First Edition Cycling News, April 7, 2008
Edited by Laura Weislo
Ronde winner a future Tour contender?
Belgian champion Stijn Devolder took the most important victory of his career when he won Sunday's 92nd Ronde van Vlaanderen. But for the man who has worn the leader's jersey in the Vuelta a España and placed just outside the top ten in the same event, could a Grand Tour be in his future? Cyclingnews' Brecht Decaluwé was in Meerbeke to find out.
Stijn Devolder's solo victory in the Ronde van Vlaanderen in the jersey of Belgian champion brought back memories of Eric Vanderaerden's epic win through stormy weather back in 1985. But even more, his win can be compared with the first victory in the Ronde van Vlaanderen from the man who is often referred to as 'the lion of Flanders'. Back in 1993 the lion was still called Johan Museeuw, but just like Stijn Devolder, he is a quiet man from West-Flanders.
Timid and not being known as a chatterer when confronted with the press, Devolder focuses more on the things he excels in. "I have always dreamed of winning the Ronde van Vlaanderen in the jersey of Belgian champion. Today that dream comes true, and I can barely grasp that it really happened," Devolder said at the post-race press conference in Meerbeke, Belgium.
Cyclingnews asked the 28 year-old from Kortrijk what it was like to be riding through a double row of fans when he passed them when riding away from the team bus. The crowd of approximately 15,000 went mad when the Belgian champion passed them towards the start on the medieval-looking market in Brugge, the heart of West-Flanders. An emotional Devolder said, "It's the most beautiful race of the year. I've never suffered as much as today, but with it there are oceans of people along the roads, it is also something to enjoy while you're suffering. You can't compare it with any other race."
Flecha couldn't have done better
By Brecht Decaluwé in Meerbeke
Juan Antonio Flecha had his best day ever in the Ronde van Vlaanderen on Sunday. The Spaniard from the Rabobank team attacked what was left from the peloton on the Muur in Geraardsbergen, and ended up riding in the main chasing group behind sole leader Stijn Devolder after the famous climb. Flecha's team-mate Sebastian Langeveld was there as well and attacked the group right away. When he was caught back Flecha jumped away and tried to close the gap with Devolder on his own. He came as close as nine seconds, but couldn't get any closer.
Eventually Nick Nuyens caught up with the Spaniard, and in the sprint the Belgian took second place ahead of the 30 year-old. After the race Flecha was more than happy with his result and his performance on the day. "It's been a hard long day out there. It snowed halfway through the race, so if you arrive third after such a hard day it's not too bad. It was almost a perfect race for me. I only didn't catch Devolder, but he is a good rider."
When Cyclingnews asked Flecha if he felt he could've done something different to claim the win, Flecha got a bit annoyed. "Nothing went wrong in my opinion. I tried really hard to close the gap, but I couldn't. I went full on and did my best, but Devolder was too strong for me. Then Nuyens came back and in the radio I heard I had to keep going because the others were coming back."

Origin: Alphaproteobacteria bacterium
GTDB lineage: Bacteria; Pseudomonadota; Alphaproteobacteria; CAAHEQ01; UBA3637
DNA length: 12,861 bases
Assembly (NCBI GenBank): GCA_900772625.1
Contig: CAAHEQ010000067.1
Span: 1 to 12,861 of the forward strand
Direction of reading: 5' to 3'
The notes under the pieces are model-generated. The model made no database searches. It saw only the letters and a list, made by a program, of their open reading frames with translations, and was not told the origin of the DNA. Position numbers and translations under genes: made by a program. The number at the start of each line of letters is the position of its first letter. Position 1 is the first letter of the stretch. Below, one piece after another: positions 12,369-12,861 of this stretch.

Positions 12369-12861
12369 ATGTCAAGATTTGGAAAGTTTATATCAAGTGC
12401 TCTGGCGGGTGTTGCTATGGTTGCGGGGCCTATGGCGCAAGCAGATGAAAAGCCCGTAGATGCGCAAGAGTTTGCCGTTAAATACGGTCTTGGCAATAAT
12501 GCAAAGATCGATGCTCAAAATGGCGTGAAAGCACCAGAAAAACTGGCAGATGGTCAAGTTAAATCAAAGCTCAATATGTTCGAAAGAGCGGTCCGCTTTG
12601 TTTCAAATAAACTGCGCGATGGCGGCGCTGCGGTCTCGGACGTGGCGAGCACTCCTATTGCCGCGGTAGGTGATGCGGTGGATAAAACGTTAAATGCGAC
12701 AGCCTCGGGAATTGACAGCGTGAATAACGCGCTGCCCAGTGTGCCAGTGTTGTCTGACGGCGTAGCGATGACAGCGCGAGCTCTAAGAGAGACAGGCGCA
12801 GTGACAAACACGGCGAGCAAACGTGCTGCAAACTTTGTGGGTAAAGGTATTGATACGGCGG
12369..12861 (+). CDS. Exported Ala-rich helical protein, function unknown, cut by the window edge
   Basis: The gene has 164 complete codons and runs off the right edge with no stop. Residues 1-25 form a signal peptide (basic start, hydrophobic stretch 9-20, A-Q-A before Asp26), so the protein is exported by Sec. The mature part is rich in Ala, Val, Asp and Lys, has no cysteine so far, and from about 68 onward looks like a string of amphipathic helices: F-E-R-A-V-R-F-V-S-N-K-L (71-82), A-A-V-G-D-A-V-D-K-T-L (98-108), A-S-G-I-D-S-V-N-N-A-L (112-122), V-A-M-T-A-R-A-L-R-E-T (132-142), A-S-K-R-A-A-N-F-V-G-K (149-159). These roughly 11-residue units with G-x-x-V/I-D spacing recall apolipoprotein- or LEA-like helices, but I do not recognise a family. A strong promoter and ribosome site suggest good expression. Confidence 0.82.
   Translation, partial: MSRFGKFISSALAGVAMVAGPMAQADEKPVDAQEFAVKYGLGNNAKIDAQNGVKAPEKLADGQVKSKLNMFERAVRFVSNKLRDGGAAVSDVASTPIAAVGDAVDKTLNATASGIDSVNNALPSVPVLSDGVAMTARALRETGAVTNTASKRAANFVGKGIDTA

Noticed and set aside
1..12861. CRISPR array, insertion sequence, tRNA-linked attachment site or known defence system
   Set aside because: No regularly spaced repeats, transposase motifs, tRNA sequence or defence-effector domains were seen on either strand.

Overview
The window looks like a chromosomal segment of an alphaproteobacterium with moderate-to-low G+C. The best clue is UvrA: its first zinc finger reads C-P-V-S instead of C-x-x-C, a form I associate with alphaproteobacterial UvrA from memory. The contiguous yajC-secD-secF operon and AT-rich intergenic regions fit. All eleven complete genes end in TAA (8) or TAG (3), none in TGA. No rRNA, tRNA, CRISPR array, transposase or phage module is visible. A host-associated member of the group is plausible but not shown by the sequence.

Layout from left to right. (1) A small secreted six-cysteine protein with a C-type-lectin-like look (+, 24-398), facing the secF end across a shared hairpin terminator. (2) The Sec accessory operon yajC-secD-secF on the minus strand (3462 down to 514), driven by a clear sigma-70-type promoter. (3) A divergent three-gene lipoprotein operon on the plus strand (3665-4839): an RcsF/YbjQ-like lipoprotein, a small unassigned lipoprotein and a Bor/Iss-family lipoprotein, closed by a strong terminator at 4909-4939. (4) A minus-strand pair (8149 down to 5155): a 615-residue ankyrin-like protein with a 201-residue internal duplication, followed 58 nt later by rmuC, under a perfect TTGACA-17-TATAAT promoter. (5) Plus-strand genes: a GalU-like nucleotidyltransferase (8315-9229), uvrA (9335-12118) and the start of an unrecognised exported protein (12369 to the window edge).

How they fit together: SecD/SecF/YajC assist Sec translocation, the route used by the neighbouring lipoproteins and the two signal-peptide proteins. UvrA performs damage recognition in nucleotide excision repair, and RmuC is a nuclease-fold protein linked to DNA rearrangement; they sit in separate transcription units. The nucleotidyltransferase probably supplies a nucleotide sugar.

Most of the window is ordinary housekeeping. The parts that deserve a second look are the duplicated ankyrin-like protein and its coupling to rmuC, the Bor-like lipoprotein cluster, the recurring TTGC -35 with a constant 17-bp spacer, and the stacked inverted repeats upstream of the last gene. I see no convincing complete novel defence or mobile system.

The friendly Spaniard continued to say how much help he received from his Rabobank team-mates. "Without forgetting the guys who helped me during the first hours, it was fantastic to have support in the finale as well. All my team-mates helped me save a lot of energy."
Flecha even received assistance from three-time World Champion Oscar Freire, who launched a solo attack with just over 50 kilometres to go that started all the fireworks in the last hour. "Oscar tried himself, and Sebastian [Langeveld] was unbelievable today. I don't know if it is his first time here in Flanders, but it seemed as if he had been here ten times. It wasn't only his way of riding, which allowed me to sit back in the chasing group, but also his approach; he wasn't afraid of the race. He was always trying to anticipate, never waiting, and that's impressive. That choice was good for him, and I could profit from it.
The 23 year-old Langeveld was there up until the end, and set up his captain for his podium placing move. "When he was caught by some riders, I could attack from behind their back. You can only have a good result in these races when you have a strong team. On the Muur, [director sportif Erik] Dekker told me to go if I wanted to have a chance. I was attacking early on, anticipating a little bit, and then I hung on. The morale in the team for Paris-Roubaix will be very good. Right now, I'll enjoy this third place first. Nobody should be disappointed."
Early crash compromised Ballan's chances
By Gregor Brown in Meerbeke
Alessandro Ballan was ready to defend his 2007 Ronde van Vlaanderen title to the highest of standards, but a crash early on in the event lessened the Italian's chances. Despite the incident at 85 kilometres into the 264-kilometre race held in Western Belgium, the Lampre rider battled on to finish fourth.
The 28-year-old's race was affected by a crash in Heestert, where he came down hard on his leg, ripped his shorts and dampened his confidence. "I did not want the crash after 80 kilometres. It compromised me a little bit and I was a little bit afraid of crashing again afterwards." Nevertheless, he kept on strong through the day that was marked with snow and hail. "The cold, it was that way for all of us, so it was okay," Ballan commented modestly.
After the crash, the Italian took a conservative approach to the race until the other big names began to make their moves. "I was very tired; I waited for the favourites," he noted. Ballan marked Tom Boonen on the Berendries at 42 kilometres remaining and went on to form the five-man move with George Hincapie (Team High Road), Karsten Kroon (Team CSC), Sebastian Langeveld (Rabobank) and the eventual race winner, Belgian Champion Stijn Devolder (Quick Step).